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SP09: Light pollution - impact on fish

Impact of artificial light during the night on fish physiology

At the Leibniz Institute of Freshwater Ecology and Inland Fisheries (IGB) subproject 09 deals with the influence of artificial light at night on the physiology of fishes.

Many different traits and behaviours of fishes throughout their lifetime are somehow influenced by light. Light controls the secretion of several hormones that regulate for example the day-night-rhythm or growth. But also essential processes like reproduction are partly influenced by light. Accordingly, the change of day length causes, together with other factors, the secretion of different sexual steroids and thereby initiates the reproductive phase. For instance, it is well known that eels can be irritated by light during their spawning migration. In commercial aquaculture continuous light is used to enhance growth of fishes by inhibiting the sexual maturation.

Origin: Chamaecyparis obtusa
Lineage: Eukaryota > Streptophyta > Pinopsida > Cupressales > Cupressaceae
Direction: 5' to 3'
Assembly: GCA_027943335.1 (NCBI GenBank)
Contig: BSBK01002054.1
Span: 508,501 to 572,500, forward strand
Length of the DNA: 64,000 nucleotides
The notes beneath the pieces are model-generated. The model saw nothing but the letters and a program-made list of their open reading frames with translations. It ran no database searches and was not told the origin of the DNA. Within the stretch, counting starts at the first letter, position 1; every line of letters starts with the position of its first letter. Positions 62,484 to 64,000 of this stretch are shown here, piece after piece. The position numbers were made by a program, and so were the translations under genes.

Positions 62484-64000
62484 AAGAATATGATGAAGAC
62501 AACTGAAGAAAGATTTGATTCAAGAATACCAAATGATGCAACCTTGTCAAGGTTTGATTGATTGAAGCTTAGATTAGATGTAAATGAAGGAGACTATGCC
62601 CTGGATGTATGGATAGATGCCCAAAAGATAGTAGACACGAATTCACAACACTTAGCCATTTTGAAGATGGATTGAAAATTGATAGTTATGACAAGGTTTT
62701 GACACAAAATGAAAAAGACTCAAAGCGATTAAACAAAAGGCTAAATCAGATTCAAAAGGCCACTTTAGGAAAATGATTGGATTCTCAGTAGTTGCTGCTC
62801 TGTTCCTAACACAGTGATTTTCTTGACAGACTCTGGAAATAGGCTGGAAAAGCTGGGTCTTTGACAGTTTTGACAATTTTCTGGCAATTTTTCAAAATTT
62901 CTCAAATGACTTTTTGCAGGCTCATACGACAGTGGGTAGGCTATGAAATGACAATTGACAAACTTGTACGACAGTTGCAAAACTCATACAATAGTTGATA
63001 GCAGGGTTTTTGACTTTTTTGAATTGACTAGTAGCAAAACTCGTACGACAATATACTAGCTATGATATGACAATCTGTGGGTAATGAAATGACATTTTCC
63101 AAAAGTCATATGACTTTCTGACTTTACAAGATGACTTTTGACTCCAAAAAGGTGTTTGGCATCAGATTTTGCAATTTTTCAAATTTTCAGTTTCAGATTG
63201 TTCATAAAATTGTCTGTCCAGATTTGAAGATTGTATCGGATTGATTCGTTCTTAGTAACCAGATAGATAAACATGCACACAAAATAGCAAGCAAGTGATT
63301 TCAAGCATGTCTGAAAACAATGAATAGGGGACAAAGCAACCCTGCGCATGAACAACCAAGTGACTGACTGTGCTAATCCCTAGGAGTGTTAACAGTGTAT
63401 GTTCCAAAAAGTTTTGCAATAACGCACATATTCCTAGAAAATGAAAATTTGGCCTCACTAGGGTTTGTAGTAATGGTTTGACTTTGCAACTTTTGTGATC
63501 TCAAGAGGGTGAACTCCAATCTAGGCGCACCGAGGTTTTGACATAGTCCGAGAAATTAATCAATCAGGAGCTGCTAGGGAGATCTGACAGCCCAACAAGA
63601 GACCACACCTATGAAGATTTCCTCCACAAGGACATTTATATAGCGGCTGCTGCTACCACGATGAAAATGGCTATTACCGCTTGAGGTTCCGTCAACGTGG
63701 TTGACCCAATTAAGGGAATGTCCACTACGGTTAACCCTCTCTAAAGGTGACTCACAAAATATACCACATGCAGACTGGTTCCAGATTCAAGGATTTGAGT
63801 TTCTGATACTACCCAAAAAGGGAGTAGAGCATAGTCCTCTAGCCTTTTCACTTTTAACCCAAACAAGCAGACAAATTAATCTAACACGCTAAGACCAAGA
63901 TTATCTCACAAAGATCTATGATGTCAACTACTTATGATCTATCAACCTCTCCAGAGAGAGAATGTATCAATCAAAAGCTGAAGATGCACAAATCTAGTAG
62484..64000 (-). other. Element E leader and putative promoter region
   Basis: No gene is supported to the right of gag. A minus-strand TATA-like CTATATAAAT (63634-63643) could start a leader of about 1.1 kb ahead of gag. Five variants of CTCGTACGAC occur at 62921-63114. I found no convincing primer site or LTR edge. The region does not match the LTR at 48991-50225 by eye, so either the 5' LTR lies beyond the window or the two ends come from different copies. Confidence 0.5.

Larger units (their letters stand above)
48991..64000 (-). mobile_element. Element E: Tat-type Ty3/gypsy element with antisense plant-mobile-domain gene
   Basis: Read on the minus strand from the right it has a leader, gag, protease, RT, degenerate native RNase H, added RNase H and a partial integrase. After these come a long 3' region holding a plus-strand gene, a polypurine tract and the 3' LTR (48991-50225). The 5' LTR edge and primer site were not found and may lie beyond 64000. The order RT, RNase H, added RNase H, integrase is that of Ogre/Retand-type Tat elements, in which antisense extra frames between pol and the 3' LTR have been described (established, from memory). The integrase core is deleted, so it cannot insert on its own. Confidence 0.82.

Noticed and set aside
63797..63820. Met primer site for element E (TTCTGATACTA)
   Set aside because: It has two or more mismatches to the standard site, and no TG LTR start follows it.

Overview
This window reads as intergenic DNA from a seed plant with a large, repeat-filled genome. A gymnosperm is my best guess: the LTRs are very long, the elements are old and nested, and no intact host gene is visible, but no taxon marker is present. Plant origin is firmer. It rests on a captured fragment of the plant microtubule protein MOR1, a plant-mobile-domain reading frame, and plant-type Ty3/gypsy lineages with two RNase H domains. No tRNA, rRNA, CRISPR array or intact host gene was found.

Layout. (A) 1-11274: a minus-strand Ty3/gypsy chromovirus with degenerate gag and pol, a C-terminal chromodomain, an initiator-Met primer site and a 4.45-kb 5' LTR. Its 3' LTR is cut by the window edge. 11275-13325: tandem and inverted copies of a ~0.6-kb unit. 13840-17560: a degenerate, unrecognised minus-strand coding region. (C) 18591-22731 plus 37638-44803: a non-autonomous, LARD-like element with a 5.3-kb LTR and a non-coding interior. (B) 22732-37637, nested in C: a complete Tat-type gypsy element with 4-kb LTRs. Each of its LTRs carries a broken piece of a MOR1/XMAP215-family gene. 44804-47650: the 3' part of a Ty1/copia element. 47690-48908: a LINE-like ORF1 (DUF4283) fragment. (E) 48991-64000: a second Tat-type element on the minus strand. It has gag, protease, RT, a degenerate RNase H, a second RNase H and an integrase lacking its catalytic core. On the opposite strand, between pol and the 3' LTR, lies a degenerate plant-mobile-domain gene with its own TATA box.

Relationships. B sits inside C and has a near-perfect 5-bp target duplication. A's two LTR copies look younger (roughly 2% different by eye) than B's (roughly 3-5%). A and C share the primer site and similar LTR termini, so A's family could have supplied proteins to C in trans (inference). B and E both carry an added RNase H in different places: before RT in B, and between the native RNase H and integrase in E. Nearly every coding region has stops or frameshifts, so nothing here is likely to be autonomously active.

Therefore it is most likely, that artificial light at night (light pollution) interferes with several physiological processes.

Perch and roach are two of the most common species in German freshwaters and very have different life histories. The perch is a diurnal predator and the roach is a planctivorous fish that can utilize even low light intensities in the dawn. Using these two fish species, we want to examine the influence of different nocturnal light levels on hormones that underlie a day-night-rhythm (e.g. melatonin) or a seasonal rhythm (reproductive hormones). After controlled experiments in the lab we will underline our results with field experiments.

Scientist is Anika Brüning
Leader of subproject is Prof. Dr. Werner Kloas